Illustrated companion

The first Suprematist paintings were exhibited in December 1915 in St Petersburg (now Leningrad) at an exhibition titled '0.10'. The exhibition included thirty-five abstract paintings by Malevich, among them and first on the list of his work in the catalogue, was 'Black Square', the famous painting of a black square on a square white ground, now in the Russian Museum, Leningrad.

Malevich began to develop the idea of Suprematism a year or so before this, and in his book The Non-Objective World, published in 1927, he wrote: 'In the year 1913, trying desperately to free art from the dead weight of the real world, I took refuge in the form of the square.' He continued, 'To the Suprematist the visual phenomena of the objective world are, in themselves, meaningless; the significant thing is feeling, as such ... Art no longer wants to serve the State and Church, it no longer wishes to illuminate the history of manners, it wants to have nothing further to do with the object, as such and believes that it can exist in and for itself without "things" ... the black square on the white field was the first form in which non-objective feeling came to be expressed; the square = feeling, the white field = the void beyond this feeling'.

The 'Black Square' remained for Malevich a ground breaking statement of his new art of pure feeling, but it appears that its static quality did not satisfy him and in 1915-16 he moved rapidly to what he called 'dynamic' Suprematism. Malevich, like all the pre-World War I Russian avant-garde was strongly influenced by Futurism as well as Cubism. His move to an abstract 'dynamism' appears to be an attempt to express the Futurist utopian vision of the modern city and modern technology in an abstract form. In The Non-Objective World he wrote '... the art of Cubism and Suprematism is to be looked upon as the art of the industrial, taut environment.' This environment he said '... has been produced by the latest achievements of technology, and especially of aviation, so that one could also refer to Suprematism as "aeronautical". The culture of Suprematism can manifest itself in two different ways, namely as dynamic Suprematism ... or as static Suprematism ...' In the light of this, 'Dynamic Suprematism' can perhaps be viewed as an attempt by Malevich to evoke the forms and energy of the modern technological world.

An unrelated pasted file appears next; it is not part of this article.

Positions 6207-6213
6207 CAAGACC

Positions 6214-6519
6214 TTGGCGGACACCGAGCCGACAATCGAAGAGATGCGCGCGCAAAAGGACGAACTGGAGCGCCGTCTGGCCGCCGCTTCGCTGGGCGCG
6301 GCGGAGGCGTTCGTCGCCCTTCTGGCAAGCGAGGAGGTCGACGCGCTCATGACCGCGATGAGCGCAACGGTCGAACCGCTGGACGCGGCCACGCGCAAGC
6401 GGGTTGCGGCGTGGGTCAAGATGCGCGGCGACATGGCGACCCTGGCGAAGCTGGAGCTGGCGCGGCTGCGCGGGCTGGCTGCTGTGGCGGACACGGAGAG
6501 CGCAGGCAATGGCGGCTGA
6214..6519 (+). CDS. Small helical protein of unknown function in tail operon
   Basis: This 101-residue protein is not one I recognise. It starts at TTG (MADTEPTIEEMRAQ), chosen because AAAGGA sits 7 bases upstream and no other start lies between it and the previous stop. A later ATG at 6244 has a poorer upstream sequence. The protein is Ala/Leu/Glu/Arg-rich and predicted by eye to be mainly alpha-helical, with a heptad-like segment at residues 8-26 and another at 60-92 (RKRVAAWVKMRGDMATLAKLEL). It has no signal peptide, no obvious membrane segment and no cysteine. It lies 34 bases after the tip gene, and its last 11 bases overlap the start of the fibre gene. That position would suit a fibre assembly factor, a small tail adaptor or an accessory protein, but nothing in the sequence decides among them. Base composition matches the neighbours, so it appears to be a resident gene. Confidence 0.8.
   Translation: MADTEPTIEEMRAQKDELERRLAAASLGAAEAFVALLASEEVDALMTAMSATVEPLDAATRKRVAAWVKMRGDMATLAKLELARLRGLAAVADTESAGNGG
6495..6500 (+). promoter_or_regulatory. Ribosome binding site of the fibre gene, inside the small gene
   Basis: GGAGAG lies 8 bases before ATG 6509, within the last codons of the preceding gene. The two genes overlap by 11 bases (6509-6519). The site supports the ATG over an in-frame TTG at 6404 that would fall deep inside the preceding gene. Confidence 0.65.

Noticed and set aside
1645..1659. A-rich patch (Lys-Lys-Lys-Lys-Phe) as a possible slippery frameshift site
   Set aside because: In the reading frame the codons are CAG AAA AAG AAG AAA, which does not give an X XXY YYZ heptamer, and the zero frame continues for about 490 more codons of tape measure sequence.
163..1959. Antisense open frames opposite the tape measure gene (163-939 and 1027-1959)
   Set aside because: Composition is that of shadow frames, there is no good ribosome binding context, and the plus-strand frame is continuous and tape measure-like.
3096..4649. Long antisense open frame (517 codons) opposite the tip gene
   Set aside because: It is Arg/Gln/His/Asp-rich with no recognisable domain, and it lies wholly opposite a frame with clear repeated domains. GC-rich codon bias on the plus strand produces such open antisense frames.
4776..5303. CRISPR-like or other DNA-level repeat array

Published in:
Simon Wilson, Tate Gallery: An Illustrated Companion, Tate Gallery, London, revised edition 1991, p.145